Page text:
PvE vs PvP
The core difference between Player-vs-Environment (PvE) and Player-vs-Player (PvP) gameplay is where the point of balance (versus) takes place. PvE typically depicts an asymmetric gameplay interaction, such as the player character versus a numerically superior adversary. As such, the elements of a sandbox (weapons and abilities) don't need to be balanced for the gameplay to be. This lack of pressure on sandbox balance will often invite power mechanics (decisive weapons and abilities), which justify high impact at the cost of low frequency use.
PvP on the other hand is a balance between player characters, which means the experience of adversaries must be taken into account. This is where power mechanics break down, because decisive mechanics introduce asymmetrical engagements, disrupting the point of balance between individuals. Frustration may be inherent in competition due to skill, but designing mechanics that exacerbate it is not constructive.
Thus a challenge is presented when PvE and PvP share the same sandbox, because it's often firstly designed within the PvE experience, as that's where the bulk of development is spent. Though fortunately because the adversary's experience is meaningless in PvE, there are many more factors for tuning balance than just the sandbox. This means that if a sandbox is built within within the constraints of PvP before implementing in PvE, everyone should be happy.
This is where balance begins, and a good first step is to write concepts out in detail when they're still fresh, before building anything in-engine. This makes it easier to quantify and make changes to your sandbox, as well as avoid sunk cost fallacies by keeping a focus on the bigger picture. Maintaining an emphasis on diverse content is also a great way to breed dynamic gameplay, so avoid justifying anything here for the sake of quantity.
Realism: Keep in mind that while realistic functions may be an easy way to add depth and complexity to your gameplay, it's very easy to take that too far. Realism does not necessarily equate to fun, or balance, so don't be afraid to be a little "arcadey".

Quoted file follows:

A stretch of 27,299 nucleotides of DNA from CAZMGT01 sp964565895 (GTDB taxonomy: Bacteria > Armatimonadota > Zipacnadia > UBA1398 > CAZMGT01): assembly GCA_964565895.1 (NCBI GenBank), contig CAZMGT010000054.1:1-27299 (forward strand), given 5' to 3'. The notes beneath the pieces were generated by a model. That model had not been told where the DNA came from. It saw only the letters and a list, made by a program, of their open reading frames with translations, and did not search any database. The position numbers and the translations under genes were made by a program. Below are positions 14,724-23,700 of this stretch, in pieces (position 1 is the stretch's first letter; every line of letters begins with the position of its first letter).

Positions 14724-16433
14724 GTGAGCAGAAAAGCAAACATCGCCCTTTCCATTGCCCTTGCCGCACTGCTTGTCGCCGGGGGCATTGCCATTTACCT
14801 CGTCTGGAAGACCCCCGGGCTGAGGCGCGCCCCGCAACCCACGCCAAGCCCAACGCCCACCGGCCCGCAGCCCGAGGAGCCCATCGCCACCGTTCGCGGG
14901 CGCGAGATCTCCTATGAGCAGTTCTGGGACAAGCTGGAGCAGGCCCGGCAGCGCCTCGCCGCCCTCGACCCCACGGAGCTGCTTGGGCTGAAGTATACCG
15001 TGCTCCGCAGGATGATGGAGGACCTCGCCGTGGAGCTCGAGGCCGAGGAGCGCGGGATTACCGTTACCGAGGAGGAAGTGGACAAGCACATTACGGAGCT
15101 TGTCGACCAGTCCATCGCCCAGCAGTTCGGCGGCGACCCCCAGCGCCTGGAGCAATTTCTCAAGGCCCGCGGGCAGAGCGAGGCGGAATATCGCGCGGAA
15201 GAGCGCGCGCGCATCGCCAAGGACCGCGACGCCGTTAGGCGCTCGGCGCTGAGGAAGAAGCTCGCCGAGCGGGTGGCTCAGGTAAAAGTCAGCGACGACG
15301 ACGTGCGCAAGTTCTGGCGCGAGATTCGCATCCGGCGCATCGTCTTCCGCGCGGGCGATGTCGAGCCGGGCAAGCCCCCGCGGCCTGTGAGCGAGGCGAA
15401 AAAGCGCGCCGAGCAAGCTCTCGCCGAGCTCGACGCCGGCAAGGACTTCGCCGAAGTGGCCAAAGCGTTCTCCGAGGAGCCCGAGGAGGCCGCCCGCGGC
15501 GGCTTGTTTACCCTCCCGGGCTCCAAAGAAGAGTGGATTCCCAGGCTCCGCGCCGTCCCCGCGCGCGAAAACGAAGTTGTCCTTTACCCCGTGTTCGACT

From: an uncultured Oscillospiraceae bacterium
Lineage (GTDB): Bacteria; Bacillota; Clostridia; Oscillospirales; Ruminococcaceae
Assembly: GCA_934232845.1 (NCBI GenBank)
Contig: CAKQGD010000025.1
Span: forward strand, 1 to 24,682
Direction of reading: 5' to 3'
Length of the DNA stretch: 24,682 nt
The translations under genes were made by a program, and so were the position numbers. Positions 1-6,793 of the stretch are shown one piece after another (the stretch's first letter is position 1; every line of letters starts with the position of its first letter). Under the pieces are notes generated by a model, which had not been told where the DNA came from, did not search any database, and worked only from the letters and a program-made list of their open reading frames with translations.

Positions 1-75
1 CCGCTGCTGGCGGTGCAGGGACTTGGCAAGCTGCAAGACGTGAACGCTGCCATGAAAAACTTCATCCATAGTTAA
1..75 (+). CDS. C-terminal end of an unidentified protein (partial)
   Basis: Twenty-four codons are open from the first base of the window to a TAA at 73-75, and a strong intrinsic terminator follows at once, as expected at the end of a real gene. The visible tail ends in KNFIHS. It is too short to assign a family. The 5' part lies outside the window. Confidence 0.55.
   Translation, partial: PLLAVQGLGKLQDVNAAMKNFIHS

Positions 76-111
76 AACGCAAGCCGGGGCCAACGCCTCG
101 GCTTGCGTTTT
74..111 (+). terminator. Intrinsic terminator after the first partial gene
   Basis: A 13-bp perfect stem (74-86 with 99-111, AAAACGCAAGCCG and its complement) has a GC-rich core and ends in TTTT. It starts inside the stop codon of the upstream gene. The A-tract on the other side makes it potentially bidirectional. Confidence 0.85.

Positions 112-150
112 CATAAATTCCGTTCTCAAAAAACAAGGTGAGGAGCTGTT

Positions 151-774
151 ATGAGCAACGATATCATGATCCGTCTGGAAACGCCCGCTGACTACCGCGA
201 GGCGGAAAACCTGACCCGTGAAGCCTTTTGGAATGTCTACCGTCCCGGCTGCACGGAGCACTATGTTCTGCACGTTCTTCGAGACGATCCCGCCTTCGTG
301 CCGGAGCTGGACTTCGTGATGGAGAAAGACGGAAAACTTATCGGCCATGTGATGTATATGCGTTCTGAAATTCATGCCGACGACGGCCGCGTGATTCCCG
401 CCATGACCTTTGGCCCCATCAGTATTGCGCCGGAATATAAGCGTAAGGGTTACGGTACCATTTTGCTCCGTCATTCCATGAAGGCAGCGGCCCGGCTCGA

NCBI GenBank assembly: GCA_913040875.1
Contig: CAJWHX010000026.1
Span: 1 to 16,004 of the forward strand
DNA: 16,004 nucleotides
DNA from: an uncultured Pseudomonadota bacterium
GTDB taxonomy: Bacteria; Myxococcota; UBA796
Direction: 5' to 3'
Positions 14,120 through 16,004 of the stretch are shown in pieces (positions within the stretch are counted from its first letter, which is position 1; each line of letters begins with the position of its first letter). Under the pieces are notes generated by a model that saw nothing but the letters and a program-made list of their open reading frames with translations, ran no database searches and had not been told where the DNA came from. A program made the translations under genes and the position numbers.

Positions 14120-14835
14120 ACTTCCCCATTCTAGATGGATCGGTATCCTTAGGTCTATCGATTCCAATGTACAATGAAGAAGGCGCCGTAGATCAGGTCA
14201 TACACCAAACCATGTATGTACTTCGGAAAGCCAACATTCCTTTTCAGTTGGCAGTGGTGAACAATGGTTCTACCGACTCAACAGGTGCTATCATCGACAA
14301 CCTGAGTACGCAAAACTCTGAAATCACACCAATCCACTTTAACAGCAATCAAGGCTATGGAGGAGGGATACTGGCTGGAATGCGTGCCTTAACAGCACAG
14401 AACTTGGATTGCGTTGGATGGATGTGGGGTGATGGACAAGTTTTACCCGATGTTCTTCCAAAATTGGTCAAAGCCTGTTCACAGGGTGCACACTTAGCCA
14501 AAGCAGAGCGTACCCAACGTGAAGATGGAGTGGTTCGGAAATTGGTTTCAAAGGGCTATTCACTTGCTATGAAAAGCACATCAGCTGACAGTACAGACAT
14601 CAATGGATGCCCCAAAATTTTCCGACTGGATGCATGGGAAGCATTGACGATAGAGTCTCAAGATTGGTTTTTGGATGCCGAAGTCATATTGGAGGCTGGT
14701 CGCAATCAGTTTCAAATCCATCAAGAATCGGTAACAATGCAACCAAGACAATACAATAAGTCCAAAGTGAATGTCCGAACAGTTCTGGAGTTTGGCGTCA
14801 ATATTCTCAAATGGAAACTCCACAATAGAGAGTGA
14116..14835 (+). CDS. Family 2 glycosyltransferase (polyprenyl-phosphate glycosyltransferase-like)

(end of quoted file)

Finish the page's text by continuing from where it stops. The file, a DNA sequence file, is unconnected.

Skillful Gameplay/Items: If this is a goal, make function more predictable by taking most if not all of the dice out of the equation. This however doesn't necessarily mean trading off difficulty of use.
Pacing: Fast-paced gameplay can be fun, but allowing and not forcing players to think and outwit their enemies is a great deal moreso. Reaction times shouldn't be everything.
Creating a diverse sandbox is a tough task, and when your pieces are most often judged by how fun they are to use, rather than how original they are, it can also be a discouraging one. However artistic styling can have great impact on the frequency of use for an item, as both initial and continued utilization is based on perceived effectiveness, which can significantly vary from actual effectiveness. So before considering buffing an item to improve how commonly it's used, first examine how it appeals both visually and audibly. The function is your product, but art is what sells it, so they should always have a close relationship with each other.
The role of each piece of content should also be apparent to the user without an explanation, so be sure to employ aesthetic cues to help give them an idea of what to expect.